Alameda County Medical Center, otherwise known as Highland Hospital, is a county hospital and trauma centre in Oakland, California, serving a population with a high rate of poverty, unemployment and violence—all factors that contribute to poorer health outcomes and more frequent ED visits. Recognising this, physicians, nurses and advanced health practitioners from the ED spearheaded a programme that put a help desk in the ED waiting room, staffed by volunteers who link patients up with appropriate social and legal resources under the oversight of social workers and lawyers. Their initial experience and outcomes are reported in this issue by Losonczy and colleagues. In a related paper, Seligman and colleagues describe a service at North Bristol Hospital in the UK that assists major trauma victims with legal issues after their injuries. This short report is the first in our new series: Swing Shift: Innovations in Emergency Medicine.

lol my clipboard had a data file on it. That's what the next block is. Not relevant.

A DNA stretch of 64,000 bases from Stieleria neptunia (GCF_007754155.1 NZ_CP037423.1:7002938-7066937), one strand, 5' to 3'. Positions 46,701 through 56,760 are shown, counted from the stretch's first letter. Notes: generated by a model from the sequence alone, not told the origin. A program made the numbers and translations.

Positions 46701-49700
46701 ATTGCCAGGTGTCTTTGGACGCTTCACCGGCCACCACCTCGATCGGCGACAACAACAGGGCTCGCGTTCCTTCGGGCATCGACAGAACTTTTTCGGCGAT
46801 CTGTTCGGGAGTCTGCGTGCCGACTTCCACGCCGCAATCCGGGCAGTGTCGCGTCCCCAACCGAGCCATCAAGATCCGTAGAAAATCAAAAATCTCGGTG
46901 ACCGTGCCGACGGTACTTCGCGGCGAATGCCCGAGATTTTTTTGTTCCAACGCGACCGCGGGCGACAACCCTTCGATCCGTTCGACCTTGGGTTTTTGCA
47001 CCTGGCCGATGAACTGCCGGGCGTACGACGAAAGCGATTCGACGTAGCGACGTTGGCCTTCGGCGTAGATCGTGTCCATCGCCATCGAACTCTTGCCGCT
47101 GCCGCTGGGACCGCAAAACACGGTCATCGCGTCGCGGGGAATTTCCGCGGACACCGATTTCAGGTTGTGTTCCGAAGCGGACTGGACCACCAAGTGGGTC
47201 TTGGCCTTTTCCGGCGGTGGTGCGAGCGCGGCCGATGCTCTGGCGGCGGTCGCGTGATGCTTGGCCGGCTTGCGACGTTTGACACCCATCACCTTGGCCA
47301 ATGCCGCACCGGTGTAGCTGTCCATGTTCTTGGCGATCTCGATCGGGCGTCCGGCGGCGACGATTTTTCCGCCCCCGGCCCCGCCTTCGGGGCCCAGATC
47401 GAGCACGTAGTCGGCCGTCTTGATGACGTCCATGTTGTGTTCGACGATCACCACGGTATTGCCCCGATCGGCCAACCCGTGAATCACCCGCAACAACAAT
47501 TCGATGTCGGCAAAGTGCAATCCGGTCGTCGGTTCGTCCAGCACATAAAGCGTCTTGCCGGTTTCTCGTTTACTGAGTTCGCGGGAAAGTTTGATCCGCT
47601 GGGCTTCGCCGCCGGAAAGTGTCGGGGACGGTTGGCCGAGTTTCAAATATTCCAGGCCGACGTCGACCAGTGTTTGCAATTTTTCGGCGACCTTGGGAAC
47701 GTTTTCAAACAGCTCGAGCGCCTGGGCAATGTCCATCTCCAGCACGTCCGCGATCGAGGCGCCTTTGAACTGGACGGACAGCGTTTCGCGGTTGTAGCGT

And more

I wish there were space to write about our other papers, including the Reader’s Choice, on the use—and limitations—of eFAST for detecting pneumothorax, and the systematic review on whether the timing of antibiotics in open limb fractures has an effect on infection. And I do also want to call your attention to this month’s View From Here, because it is about an issue that comes up every few years in discussions on various academic list-servs—video recording for quality assurance (QA) and teaching purposes. The authors tell us how they did it. You will be surprised to discover what the barriers actually are—and how to overcome them.

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  • Competing interests None declared.

  • Provenance and peer review Not commissioned; internally peer reviewed.